About the bill
Should we loosen restrictions on one of the supposedly-best ways to treat opioid addiction, or would it actually just make the problem worse?
The opioid crisis caused more than 68,500 deaths last year. That exceeds the peak year of deaths for AIDS, car crashes, or gun violence. The good news, if any, is that opioid deaths dropped by about -5% in 2018 from the peak in 2017.
One of the most effective ways to treat opioid addiction is through a medication called buprenorphine. However, the Drug Addiction Treatment Act of 2000, passed as part of the Children’s Health Act of 2000 — well before the 2010s opioid crisis — often stands in the way.
The law requires physicians and doctors to obtain a waiver from the Drug …
Sponsor and status
Sponsor. Representative for New York's 20th congressional district. Democrat.
Last Updated: May 2, 2019
Length: 6 pages
116th Congress (2019–2021)
This bill was introduced on May 2, 2019, in a previous session of Congress, but it did not receive a vote.
Although this bill was not enacted, its provisions could have become law by being included in another bill. It is common for legislative text to be introduced concurrently in multiple bills (called companion bills), re-introduced in subsequent sessions of Congress in new bills, or added to larger bills (sometimes called omnibus bills).
117 Cosponsors (95 Democrats, 22 Republicans)
What legislators are saying
“Tonko Announces $7.8M Local Awards to Combat Substance Use Disorder”
— Rep. Paul Tonko [D-NY20] (Sponsor) on Oct 22, 2020
“KSAT: Federal bill would make live-saving opioid addiction treatment easier to prescribe”
— Rep. Lloyd Doggett [D-TX35] (Co-sponsor) on Jun 23, 2019
“Delgado Introduces Legislation to Stop Political Contributions from Opioid Manufacturers”
— Rep. Antonio Delgado [D-NY19] (Co-sponsor) on Nov 20, 2019
What stakeholders are saying
May 2, 2019
Bills and resolutions are referred to committees which debate the bill before possibly sending it on to the whole chamber.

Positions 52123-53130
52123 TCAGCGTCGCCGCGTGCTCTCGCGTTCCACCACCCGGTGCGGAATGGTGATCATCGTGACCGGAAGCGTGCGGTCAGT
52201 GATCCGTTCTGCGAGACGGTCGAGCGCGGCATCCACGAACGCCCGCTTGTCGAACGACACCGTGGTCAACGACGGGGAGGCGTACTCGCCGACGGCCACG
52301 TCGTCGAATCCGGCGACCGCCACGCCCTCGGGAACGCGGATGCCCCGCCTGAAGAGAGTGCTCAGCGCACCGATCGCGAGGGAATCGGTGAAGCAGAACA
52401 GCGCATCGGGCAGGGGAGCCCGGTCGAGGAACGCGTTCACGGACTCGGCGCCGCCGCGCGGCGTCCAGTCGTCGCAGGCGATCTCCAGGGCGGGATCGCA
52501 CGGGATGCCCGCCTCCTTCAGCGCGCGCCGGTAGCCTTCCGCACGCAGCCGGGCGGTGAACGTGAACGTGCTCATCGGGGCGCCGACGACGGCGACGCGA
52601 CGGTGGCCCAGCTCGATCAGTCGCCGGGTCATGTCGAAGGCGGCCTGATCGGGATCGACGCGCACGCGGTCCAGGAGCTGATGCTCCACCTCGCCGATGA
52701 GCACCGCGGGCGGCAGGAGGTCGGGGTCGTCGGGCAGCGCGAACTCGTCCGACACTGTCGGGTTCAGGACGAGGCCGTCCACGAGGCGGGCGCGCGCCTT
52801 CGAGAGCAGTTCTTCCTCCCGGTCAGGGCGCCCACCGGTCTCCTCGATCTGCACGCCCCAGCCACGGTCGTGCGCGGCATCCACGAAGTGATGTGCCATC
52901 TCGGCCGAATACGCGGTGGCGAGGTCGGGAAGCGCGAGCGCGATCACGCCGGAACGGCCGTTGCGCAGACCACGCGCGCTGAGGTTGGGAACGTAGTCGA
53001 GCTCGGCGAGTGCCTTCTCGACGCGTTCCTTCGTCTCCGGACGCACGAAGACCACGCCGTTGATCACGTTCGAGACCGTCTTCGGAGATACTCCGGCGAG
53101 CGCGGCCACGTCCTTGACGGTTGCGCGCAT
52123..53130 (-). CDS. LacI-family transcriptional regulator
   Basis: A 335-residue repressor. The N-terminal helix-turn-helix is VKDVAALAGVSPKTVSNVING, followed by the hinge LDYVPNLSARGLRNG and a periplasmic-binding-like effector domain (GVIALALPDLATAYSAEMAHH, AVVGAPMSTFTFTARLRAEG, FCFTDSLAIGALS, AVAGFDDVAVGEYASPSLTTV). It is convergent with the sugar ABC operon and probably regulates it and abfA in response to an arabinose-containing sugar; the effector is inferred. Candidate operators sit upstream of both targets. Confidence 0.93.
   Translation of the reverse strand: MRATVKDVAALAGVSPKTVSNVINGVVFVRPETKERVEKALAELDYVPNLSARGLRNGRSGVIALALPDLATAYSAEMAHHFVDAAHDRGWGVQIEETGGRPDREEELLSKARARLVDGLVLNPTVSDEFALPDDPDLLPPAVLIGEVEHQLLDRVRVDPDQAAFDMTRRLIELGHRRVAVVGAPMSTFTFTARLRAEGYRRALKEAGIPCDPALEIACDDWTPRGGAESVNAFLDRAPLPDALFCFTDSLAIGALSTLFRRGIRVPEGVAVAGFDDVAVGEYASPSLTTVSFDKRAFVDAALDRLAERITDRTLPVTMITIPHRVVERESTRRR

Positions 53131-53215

Mar 3, 2020
Considered by Health
A committee held a hearing or business meeting about the bill.
Feb 25, 2021
Reintroduced Bill — Introduced
This activity took place on a related bill, H.R. 1384.
H.R. 2482 (116th) was a bill in the United States Congress.
A bill must be passed by both the House and Senate in identical form and then be signed by the President to become law.
Bills numbers restart every two years. That means there are other bills with the number H.R. 2482. This is the one from the 116th Congress.
This bill was introduced in the 116th Congress, which met from Jan 3, 2019 to Jan 3, 2021. Legislation not passed by the end of a Congress is cleared from the books.
How to cite this information.
We recommend the following MLA-formatted citation when using the information you see here in academic work:
GovTrack.us. (2022). H.R. 2482 — 116th Congress: Mainstreaming Addiction Treatment Act of 2019. Retrieved from https://www.govtrack.us/congress/bills/116/hr2482
“H.R. 2482 — 116th Congress: Mainstreaming Addiction Treatment Act of 2019.” www.GovTrack.us. 2019. May 18, 2022 <https://www.govtrack.us/congress/bills/116/hr2482>
Mainstreaming Addiction Treatment Act of 2019, H.R. 2482, 116th Cong..
|title=H.R. 2482 (116th)
|accessdate=May 18, 2022
|author=116th Congress (2019)
|date=May 2, 2019
|quote=Mainstreaming Addiction Treatment Act of 2019
Where is this information from?
GovTrack automatically collects legislative information from a variety of governmental and non-governmental sources. This page is sourced primarily from Congress.gov, the official portal of the United States Congress. Congress.gov is generally updated one day after events occur, and so legislative activity shown here may be one day behind. Data via the congress project.